Imagine that a friend gave you a houseplant that you put outside in your garden. It looked innocent enough. You watered and took care of it. Neat plant.
Now, fast forward about twenty years. You look out your door and this “innocent house plant” has proliferated and is growing in the wild as far as the eye can see, covering thousands of acres.
A few facts first.
Before the first Polynesian settlers arrived the rate of new species of flora and fauna Introduction to the islands was one species about every 35,000 years. These first inhabitants were born either by waves, winds or seeds carried by initial birds. It is estimated that today’s rate is two million times the prehistoric rate.
The problem that native Hawaiian plants and animals face is biological competition from the aliens. Hawaii has the highest rate of extinction on the planet.
I saw a documentary last night that highlighted this growing dilemma. One alien plant that is creating havoc is called Miconia.
The Miconia plant was introduced to Hawai’i as an ornamental plant in the 1960’s. By the 90’s Miconia was found growing in the wild on Maui and the Big Island.
Miconia is a terribly invasive plant, and one of the largest threats to the fragile ecosystem in Hawai’i. Found mainly in wet areas the plant is easily spread by birds eating the seeds. Known as The Brown Tree Snake of the Plant World and Green Cancer, Miconia chokes out all other plant life.
Originally introduced in the 1930’s to Tahiti, by the 80’s Miconia had replaced over 70% of the native forest of that island. Miconia grows in dense thickets, which can reach up to 50 feet in height. The leaves grow up to 3 feet long and are dark green on the top and a striking purple on the underside. The dense leaves prevent sunlight from reaching the forest floor, causing most other plant life to die and finally be choked out and replaced by more Miconia.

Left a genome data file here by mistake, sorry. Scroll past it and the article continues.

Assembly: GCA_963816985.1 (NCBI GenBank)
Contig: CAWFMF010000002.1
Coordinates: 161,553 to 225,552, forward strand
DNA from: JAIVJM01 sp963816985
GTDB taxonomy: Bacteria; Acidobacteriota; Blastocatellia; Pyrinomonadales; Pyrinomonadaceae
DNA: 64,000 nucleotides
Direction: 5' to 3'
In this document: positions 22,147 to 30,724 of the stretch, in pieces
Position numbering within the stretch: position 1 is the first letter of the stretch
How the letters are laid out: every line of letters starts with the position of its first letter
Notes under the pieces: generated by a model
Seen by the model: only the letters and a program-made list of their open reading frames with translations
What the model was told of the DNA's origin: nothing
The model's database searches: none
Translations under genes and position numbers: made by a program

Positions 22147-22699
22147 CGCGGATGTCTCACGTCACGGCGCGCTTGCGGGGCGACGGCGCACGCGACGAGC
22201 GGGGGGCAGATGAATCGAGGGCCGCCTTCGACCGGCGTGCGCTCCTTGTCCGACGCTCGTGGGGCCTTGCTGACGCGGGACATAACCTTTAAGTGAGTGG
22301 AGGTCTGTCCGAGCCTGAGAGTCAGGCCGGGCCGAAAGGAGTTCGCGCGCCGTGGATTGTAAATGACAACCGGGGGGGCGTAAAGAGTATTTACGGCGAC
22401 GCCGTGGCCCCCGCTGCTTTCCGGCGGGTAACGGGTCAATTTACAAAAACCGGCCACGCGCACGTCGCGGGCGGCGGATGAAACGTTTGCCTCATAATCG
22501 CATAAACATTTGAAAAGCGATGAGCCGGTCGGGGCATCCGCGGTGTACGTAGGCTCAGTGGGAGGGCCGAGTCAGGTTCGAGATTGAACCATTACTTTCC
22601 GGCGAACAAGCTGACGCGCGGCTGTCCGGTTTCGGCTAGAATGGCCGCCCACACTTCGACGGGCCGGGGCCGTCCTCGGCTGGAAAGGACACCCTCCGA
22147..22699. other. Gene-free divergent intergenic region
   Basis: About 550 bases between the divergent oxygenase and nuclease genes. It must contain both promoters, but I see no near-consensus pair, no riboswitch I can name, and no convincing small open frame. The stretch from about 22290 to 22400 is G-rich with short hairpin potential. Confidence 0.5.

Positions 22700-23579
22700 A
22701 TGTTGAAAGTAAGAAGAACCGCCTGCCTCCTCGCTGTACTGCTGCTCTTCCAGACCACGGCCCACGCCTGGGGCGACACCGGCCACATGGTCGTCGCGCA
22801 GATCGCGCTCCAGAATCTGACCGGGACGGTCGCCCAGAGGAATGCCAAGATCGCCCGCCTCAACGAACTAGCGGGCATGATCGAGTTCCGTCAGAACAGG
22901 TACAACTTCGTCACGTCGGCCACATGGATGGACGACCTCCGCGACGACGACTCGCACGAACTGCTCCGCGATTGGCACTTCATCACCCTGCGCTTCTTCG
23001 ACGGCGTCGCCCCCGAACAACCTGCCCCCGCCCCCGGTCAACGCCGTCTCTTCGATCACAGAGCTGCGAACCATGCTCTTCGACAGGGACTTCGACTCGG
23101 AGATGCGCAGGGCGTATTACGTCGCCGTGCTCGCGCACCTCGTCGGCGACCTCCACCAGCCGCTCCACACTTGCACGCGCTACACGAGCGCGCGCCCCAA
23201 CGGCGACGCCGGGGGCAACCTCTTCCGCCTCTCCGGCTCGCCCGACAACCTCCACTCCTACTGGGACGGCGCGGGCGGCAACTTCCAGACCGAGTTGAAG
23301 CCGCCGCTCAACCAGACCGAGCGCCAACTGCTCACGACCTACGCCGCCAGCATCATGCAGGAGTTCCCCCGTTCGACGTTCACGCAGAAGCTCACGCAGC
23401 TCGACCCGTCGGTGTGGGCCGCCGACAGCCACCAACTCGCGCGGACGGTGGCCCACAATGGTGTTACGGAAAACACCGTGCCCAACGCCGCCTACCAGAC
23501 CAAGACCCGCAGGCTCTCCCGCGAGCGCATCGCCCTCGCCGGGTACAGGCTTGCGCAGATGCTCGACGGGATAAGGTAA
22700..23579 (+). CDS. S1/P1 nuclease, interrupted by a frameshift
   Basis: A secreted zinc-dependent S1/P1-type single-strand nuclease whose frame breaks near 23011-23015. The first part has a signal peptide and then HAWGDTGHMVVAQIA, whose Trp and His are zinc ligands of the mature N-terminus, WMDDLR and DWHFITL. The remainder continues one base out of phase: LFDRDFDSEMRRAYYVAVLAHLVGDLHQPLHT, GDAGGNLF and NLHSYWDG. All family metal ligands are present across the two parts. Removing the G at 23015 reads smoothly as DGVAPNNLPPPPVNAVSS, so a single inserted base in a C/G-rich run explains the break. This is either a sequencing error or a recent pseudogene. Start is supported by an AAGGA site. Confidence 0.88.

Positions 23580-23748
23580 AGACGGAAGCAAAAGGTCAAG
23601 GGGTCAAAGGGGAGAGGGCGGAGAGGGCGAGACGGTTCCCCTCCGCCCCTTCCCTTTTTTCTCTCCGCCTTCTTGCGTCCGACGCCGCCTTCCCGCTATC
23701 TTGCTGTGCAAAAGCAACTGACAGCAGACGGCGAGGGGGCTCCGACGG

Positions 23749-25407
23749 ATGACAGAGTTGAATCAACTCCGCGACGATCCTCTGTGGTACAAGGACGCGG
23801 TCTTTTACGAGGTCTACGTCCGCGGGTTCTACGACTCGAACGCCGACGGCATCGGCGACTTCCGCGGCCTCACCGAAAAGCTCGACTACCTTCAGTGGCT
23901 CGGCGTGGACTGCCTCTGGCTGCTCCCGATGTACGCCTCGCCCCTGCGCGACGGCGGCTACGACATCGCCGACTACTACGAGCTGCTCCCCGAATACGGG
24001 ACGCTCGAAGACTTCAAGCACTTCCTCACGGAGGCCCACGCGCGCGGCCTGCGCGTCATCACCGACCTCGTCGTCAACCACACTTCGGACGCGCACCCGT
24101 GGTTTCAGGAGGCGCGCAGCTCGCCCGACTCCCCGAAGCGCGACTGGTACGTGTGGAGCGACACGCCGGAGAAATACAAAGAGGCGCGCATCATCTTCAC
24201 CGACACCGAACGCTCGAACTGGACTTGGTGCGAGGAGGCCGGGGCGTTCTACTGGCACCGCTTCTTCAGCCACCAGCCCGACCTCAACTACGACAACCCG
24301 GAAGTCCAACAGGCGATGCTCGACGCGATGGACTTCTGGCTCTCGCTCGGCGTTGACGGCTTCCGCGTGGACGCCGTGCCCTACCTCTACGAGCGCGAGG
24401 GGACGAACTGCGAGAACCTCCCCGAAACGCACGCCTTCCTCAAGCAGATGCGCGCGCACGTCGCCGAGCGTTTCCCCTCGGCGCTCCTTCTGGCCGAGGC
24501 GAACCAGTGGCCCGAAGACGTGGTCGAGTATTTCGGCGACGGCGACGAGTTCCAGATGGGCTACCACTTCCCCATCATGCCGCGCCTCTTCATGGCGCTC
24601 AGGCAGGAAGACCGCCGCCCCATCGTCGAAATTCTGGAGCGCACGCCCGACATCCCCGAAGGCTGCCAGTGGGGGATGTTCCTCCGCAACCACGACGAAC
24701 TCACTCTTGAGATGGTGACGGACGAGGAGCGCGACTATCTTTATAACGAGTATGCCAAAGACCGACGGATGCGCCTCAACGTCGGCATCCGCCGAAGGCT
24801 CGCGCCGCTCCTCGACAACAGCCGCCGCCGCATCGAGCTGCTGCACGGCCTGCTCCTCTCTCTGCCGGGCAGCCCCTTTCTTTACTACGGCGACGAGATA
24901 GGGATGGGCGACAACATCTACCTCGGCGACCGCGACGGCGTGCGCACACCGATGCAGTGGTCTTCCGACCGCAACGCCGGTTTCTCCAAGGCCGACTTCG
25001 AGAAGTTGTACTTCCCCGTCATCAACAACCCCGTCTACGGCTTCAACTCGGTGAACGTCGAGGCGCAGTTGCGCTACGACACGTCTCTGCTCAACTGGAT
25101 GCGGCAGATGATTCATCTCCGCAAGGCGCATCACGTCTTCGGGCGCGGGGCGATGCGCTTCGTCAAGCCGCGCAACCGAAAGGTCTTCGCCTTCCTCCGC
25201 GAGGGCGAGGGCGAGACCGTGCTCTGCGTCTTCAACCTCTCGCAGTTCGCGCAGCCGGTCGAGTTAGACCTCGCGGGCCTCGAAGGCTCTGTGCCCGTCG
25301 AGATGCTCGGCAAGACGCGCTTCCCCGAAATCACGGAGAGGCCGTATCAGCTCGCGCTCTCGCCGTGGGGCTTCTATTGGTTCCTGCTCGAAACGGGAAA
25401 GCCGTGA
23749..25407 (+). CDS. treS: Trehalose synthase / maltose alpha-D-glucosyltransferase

The damage done by Miconia is not limited to the destruction of native plant life. Indeed, the loss of native plant life also threatens native birds that depend on the local plants for survival.
Miconia infestation is recognized by the State of Hawai’i as a problem and there is an ongoing effort to kill the species wherever it is encountered. You can easily find signs on trails along the Hāmākua Coast that show a picture of the plant and instructions for removal.
The photo above is of the Kahili Ginger, another invasive plant that has been hard to eradicate.
Although some of these plants are beautiful, they are deadly.
“We are overwhelmed by the donor’s incredible generosity,” said trail committee member and PATH Executive Director Laura Dierenfield. “This is a wonderful gift towards the health of our community.”
Today many people enjoy the one mile section of the trail to get to school and work, to exercise, and to enjoy the beauty of the Waikoloa stream. The gift will be used to further the community’s efforts to clear the trail along existing county easements.
“The person who gave this gift is hoping people will get more exercise by getting out on the trail.” said architect Clemson Lam, the long-time Chairman of the community-based trail project.
For more information about the Waimea Trails and Greenways project, visit waimeatrail.org. For more information about PATH, visit pathhawaii.org or email: email@example.com.
This photo is another example of helicopter thrills around the Big Island. I had the opportunity to fly with Blue Hawaiian Helicopter Tour company and was rewarded with some outstanding views of nature’s masterpieces. After an early-morning flyover of volcanic activity around the national park, we headed back to the chopper base along the dramatic Hamakua Coast on the north side of the island. When there has been adequate rainfall the waterfalls are spectacular.